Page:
With endless contradictory advice, choosing a canoe paddle can be a confusing process. Bent or straight? Classic or modern? Wood or carbon? These decisions have fueled campfire debates for decades.

Before you buy a new paddle you should first demo several and try your friends’ blades. Most paddles work for most people, however, the gains afforded to the perfect match can be significant. “I ask customers, ‘Do you want speed, muscle or value?’” says Andrew Stern, marketing manager at Bending Branches. “Speed means a lightweight paddle for going fast and covering long distances. Muscle means a durable paddle for rocky rivers and shallow waters. Value means the price is most important. The more you spend on a paddle, the lighter or stronger the paddle is.”

Different blade styles of the canoe paddles

The blade is where the rubber meets the road. There are dozens of blade styles available and subtle differences in design can have a big impact on performance, especially after a few hundred thousand strokes.

Some of the most popular are the classic blade shapes, like the beavertail and Ottertail, which feel good in deep flat-water and are ideal for cruising and style paddling. More modern blade shapes, such as the spoon or flat, are semi-rectangular with flattish bottoms—these are the norm for moving water and expeditions.


Paddlers interested in more speed will opt for stout blades, like the Sugar Islet, as their short and squat stature allows the paddler a faster cadence.

Viewed from the side, most blades offer a straight profile, sometimes with a raised dihedral running vertically along the center of the blade face to enhance strength at the cost of minor turbulence. Scooped and curved blades appear bow-shaped from the side and are designed to pull more water, providing more power.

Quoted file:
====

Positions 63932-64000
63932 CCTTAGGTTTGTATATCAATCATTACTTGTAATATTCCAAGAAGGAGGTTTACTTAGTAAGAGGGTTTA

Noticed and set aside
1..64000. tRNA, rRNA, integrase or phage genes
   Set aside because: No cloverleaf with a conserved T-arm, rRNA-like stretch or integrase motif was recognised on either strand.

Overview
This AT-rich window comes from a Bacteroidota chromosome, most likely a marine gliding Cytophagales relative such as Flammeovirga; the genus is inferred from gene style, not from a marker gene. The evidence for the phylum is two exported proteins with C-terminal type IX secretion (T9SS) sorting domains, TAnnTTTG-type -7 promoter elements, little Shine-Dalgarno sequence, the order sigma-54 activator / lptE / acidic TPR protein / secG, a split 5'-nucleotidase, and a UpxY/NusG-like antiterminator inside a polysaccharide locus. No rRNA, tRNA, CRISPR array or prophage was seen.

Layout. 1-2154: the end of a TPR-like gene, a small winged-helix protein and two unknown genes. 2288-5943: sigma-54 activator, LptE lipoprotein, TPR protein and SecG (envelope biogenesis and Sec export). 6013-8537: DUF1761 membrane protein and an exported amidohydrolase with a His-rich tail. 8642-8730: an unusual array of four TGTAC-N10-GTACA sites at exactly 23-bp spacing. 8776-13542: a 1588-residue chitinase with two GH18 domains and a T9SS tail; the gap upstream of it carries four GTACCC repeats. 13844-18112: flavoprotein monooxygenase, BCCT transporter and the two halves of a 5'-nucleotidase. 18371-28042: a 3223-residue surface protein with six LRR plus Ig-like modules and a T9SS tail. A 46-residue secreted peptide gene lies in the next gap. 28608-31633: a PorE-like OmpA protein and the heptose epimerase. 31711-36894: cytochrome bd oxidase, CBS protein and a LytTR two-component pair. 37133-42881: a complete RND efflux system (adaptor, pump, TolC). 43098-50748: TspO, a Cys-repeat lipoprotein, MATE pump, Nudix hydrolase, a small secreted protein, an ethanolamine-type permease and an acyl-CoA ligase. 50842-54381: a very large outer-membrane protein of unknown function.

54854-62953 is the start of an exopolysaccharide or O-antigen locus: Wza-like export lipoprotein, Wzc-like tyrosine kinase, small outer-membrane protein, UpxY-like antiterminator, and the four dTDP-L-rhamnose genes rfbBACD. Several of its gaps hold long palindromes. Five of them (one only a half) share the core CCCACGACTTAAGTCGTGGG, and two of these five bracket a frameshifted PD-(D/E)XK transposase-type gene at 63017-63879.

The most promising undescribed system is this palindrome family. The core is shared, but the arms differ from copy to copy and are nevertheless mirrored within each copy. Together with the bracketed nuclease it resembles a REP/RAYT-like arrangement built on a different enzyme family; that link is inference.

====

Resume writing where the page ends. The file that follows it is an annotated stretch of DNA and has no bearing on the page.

Canoe paddle shaft options

“Bent canoe paddles are more efficient than straight paddles,” says Bending Branches’ Stern. “Bent shaft paddles allow the blade to be kept vertical for a longer portion of the stroke, which is where the available power is greatest, moving more water with less effort.” The trade-off is that maneuvering strokes tend to be awkward with bent-shaft paddles.

Straight-shaft paddles are ideal in any condition, and best for paddlers interested in the most versatile tool. For whitewater or rough conditions, they are a must.


Some would never trade the look and feel of a classic wood paddle. Wood offers warmth and flex that is hard to replicate in composite materials. While 100-percent wooden paddles require maintenance, many are laminated to increase longevity and durability in shallower depths.

Composite fibers, like carbon, aramid and fiberglass, can be used to create paddles that are incredibly light and maintenance-free. Different material blends will define strength, weight and stiffness. Ultimately, it’s a personal decision, and you’ll only discover which you prefer by testing a variety of paddles.

Zand Martin is a Fellow of the Explorer’s Club and author of NOLS Canoeing. He has paddled across North America and Europe. 


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